As technology advances, new ways of making measurements are developed and made cheaper, and it becomes feasible to make correlative measurements of the same atmospheric properties using multiple independent approaches. In the case of moisture, the availability of observations from conventional radiosondes, surface-based Global Positioning System (GPS) sensors, and the satellite-borne Atmospheric Infrared Sounder (AIRS) instrument suite make possible 3-way comparisons of precipitable water, which permit the AIRS moisture retrievals to be validated more rapidly and confidently than otherwise. For example, it has been noted that certain types of radiosondes exhibit a dry bias due to contamination by the packaging material in which they are stored. The dry tendency increases with time spent in the shipping container, and therefore varies from one radiosonde to another (Turner et al. 2003). Their experience with observations from the Atmospheric Radiation Measurement (ARM) sites has shown that this bias can be removed effectively by adjusting the radiosonde moisture profile to make the total precipitable water agree with an independent value obtained from an upward looking microwave water vapor radiometers (WVRs). Unfortunately, these sensors are few in number so this technique rarely can be applied in practice. On the other hand, the more widely available surface-based GPS Integrated Precipitable Water (IPW) measurements have many of the same desirable characteristics as WVRs, including accuracy, precision, and temporal resolution. In addition, they are available for areas experiencing heavy precipitation. Of particular interest for this study are a number of sites where the GPS instruments are deployed in close proximity to a conventional radiosonde launching facility. At these locations, 3-way matches between radiosonde, GPS, and AIRS IPW measurements are possible when a satellite overpass occurs. Also, the adjustment technique established using upward-looking microwave measurements can be adopted by substituting the GPS IPW as value used to constrain for correctively scaling the radiosonde profile. This paper summarizes three-way moisture intercomparisons performed as part of the AIRS validation project, which has been described by Fetzer et al. (2003). The three instruments, measurement principles, and retrieval procedures are outlined in Section 2. A description of the data set and the specific procedures for comparing corresponding IPW measurements and adjusting and comparing AIRS and adjusted radiosonde moisture profiles is presented in Section 3. The results are presented and discussed in Section 4, and conclusions and summary recommendations are in Section 5.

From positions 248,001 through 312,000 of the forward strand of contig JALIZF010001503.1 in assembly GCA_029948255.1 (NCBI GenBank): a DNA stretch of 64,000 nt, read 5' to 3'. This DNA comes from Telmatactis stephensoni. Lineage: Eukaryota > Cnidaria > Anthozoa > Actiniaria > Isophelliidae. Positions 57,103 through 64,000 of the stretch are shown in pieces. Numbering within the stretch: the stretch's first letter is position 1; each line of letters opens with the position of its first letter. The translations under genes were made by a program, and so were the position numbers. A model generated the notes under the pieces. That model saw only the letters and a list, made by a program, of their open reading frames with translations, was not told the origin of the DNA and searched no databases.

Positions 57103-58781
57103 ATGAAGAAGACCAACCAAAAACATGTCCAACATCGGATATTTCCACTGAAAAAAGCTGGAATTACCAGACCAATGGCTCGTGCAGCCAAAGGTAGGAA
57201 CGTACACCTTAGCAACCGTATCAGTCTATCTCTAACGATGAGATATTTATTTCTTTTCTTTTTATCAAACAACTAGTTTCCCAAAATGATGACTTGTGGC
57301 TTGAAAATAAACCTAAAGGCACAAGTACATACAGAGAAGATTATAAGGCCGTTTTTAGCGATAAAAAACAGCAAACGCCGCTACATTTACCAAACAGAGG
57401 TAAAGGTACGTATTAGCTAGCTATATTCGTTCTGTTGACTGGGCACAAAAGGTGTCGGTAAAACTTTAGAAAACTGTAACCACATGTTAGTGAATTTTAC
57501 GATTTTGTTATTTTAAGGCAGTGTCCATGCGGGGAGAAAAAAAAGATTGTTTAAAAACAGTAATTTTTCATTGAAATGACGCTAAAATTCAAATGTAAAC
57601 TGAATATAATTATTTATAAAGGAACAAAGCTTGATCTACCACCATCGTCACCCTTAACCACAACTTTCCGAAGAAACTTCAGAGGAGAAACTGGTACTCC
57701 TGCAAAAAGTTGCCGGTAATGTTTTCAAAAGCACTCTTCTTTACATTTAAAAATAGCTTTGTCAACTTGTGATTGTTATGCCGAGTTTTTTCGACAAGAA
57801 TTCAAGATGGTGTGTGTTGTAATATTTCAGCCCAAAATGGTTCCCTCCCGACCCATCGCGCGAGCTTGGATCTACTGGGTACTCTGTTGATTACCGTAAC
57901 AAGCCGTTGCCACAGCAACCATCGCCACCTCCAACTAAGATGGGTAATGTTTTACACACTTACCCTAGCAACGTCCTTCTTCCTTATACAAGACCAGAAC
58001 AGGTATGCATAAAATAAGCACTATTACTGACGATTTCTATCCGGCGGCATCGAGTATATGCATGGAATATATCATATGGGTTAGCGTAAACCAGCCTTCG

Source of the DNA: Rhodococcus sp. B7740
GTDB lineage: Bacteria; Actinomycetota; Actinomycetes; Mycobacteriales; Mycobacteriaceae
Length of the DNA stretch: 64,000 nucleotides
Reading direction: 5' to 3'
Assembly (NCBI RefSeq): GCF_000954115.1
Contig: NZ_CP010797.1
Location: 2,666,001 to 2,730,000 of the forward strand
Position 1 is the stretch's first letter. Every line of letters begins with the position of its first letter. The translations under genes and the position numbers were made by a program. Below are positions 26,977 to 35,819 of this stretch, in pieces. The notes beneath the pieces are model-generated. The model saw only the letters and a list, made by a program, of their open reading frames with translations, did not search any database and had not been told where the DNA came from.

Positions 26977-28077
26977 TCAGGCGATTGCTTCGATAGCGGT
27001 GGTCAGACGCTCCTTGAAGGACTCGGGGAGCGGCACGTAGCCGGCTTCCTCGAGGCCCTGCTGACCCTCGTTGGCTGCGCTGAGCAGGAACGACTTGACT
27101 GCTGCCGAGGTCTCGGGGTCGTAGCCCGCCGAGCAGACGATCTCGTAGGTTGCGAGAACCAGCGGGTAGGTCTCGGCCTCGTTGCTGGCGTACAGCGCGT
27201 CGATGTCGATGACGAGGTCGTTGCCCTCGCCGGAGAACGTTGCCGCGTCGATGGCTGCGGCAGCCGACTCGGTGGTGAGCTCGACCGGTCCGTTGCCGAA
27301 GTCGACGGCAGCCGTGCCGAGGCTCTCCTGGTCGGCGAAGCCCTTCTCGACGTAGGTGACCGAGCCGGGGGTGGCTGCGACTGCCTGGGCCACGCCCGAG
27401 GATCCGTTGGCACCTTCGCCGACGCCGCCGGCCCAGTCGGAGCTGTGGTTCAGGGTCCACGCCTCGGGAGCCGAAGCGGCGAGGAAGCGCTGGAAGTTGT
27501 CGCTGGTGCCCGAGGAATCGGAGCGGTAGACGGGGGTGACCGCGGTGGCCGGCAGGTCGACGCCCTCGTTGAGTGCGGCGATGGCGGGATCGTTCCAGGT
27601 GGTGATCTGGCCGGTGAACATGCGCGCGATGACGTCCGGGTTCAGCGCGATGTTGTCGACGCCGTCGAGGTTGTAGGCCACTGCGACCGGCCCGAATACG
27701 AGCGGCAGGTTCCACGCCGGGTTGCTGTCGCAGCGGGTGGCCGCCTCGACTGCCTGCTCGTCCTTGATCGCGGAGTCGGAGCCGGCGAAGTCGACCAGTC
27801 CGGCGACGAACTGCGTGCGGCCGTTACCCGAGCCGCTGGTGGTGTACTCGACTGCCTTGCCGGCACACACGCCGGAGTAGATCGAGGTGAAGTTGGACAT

This publication was presented at the following: